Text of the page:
yeah...just when I think she can't wow me anymore.....she does!! I guess if you don't like this you should take your advice about putting it away for a spell and looking at it later (and saying...er..."what was the problem?") Because----UH----it doesn't have a problem! I know if you weren't so persnickity you couldn't paint in this genius way....BUT, GAWD. Tis a fabu painting. :)ReplyDelete
Tim Berry! (agrees, I know).
Goodness, Suz. I thought this was a photo! You never cease to amaze me with your talents! Interesting information on the burnt sienna that had me looking closer and I definitely see what you mean about the settling yokes. When you hold an egg up to the light, isn't it almost like holding your hand up to the light and it becomes translucent?ReplyDelete
Well once again you have bowled me over with your AMAZING painting! It's astonishing work!!! How you could possibly be disappointed in any way with this is completely beyond me!!! It is just astounding! :0)ReplyDelete
OMG THIS IS FANTASTIC!!!! love it.... you NAILED it.ReplyDelete
I'm SPEECHLESS!!!! This is fantastic work, Suzanne!!! Congratulations on this painting..Definitely a "Blue Ribbon"!!!!ReplyDelete
I LOVE IT!!!
Hi Suz. Congrats on an amazing job! When I first saw the painting I was struck by the surrounding glow that appears to be the Virgin Mary! How appropriate that she would be embracing eggs! Such a tribute to the feminine. I also really love the tiny nipple detail (for lack of a better word) that casts an amazing shadow on that front bottom egg. So Cool!!!ReplyDelete
I have to admit, I've had a canvas that size sitting in my studio all summer and it's still white and wrapped. I find the size a bit intimidating, as though it deserves a special subject. Who would have known it was eggs! I'm thinking it needs a big scene and you zoomed us right in. So powerful! We're so opposite sometimes, but I love you just the same! Perhaps you'll inspire me to tackle the giant BLANK in my studio. Keep painting girl, your work is awesome!
It is truly an eggs-ceptional painting!!! How could you not be thrilled with it? I love your studio photo of the two egg paintings. They would look fabulous hanging together.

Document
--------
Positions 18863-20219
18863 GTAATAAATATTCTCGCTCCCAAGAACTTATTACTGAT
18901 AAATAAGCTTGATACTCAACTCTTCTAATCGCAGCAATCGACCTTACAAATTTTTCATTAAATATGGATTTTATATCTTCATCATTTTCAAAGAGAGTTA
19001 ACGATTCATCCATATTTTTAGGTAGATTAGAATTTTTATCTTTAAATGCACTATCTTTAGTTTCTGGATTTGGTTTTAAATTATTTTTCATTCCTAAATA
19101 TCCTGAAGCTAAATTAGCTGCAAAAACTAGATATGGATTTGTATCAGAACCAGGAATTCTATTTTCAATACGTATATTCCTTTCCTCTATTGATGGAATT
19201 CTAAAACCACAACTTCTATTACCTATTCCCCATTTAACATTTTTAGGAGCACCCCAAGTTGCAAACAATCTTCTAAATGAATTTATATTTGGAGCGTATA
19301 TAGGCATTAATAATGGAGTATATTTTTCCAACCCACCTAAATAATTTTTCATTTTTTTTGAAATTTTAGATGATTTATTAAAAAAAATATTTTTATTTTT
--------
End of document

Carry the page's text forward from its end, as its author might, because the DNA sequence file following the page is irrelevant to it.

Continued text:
Good to read that you have such focus once more. :)
Your take on this Challenge is wonderful, Suzanne. It's not surprising that the piece became a bit tedious for you. It IS quite large! I have found that doing big paintings after working small feels like it takes forever (and yes, it gets tedious for me!). You kept your energy and inspiration until the end, though. It's a beautiful painting.ReplyDelete
I think you're right about that warm glow being the yolks. Strong light passing through the shells will show what's inside. Those yolks just can't help but show off a bit.
Sorry, I should have waited to find a more eloquent expression but that's the first thing that popped to mind. Deliciously awesome Suz!
My word, you are AMAZING! This is one of your best paintings - so rich and full of color; a rather astonishing accomplishment when considering the fact that you've been working on all white forms in these last two pieces. I'm just flabbergasted - I don't even know how to compliment you enough to give justice to how beautiful these egg paintings have turned out. Very masterfully done, Suzanne! I LOVE them!!!ReplyDelete
Amazing is right, you rock. So no more eggs for a while, what's next? Bacon, toast, pancakes perhaps? Orange juice? Making myself hungry, lolReplyDelete
Amazing and a treat to behold. Okay, I'm just about ready for breakfast, looks like eggs today. I agree with Barbara, YOU ROCK!!ReplyDelete
Suz, I am speechless!! It is incredibly well-painted. Smoother transitions might thrill less rather than more, may-haps??? Yet that is up to a great artist to decide, which you are my dear. I just can't get over this one! I'd love to see it in person when I can.ReplyDelete
Gorgeous painting Suzanne.ReplyDelete
Sometimes our best work is born out of struggle or tedium, but none of that is evident here. We just get to enjoy the glory.
The eggs are so crisp and pristine. They really pop against the bowl, which incidentally would be just as hard as the eggs but you did (it right) beautifully by making the bowl slightly more soft edged. That separates the bowl from the eggs, as different materials or surfaces, more than in just tone/value alone.
It is exactly those kinds of subtle qualities that photo realistic or realistic paintings need to go beyond the ordinary to above ordinary.
Most do not realize those qualities (are present) and think photo realistic painting is nothing more than copying a photo or set up. Not true. It is a very different kind of artistic discipline and one that is not easy.
The touches of sienna and the organic refections in the bowl really give it life.
So... is no-white the new white?... or is gray the new white?... or is white the new gray?... or is white the new no-white?... or is gray the new no-white?... or is no-white the new gray?... or maybe all-white is the new gray?... or maybe all-white is the new no-white?... or maybe no-white is the new all-white?... or gray the new all-white?... just wondering...
BTW... on the wall behind the painting, looks like a dip or triptych of a plane...
a painting... yours?
Amazing!! You really are good. White on white is so difficult to master and I think this looks fantastic. I can't see any of the "splotchy" areas -- the shadows and their transitions all look smooth to me. And the scale! Awesome. Great impact. Great work. :)ReplyDelete
thank's for your information an ver nice your postReplyDelete
so visits me on
Wow was my reaction to this painting, then white on white on white with little or no white. That burnt sienna is genius. Then,(and I really appreciate this), you posted a photo of this beautiful piece on your easel to give a sense of scale. Super duper Suzanne.ReplyDelete
Wow ...just fantastic !ReplyDelete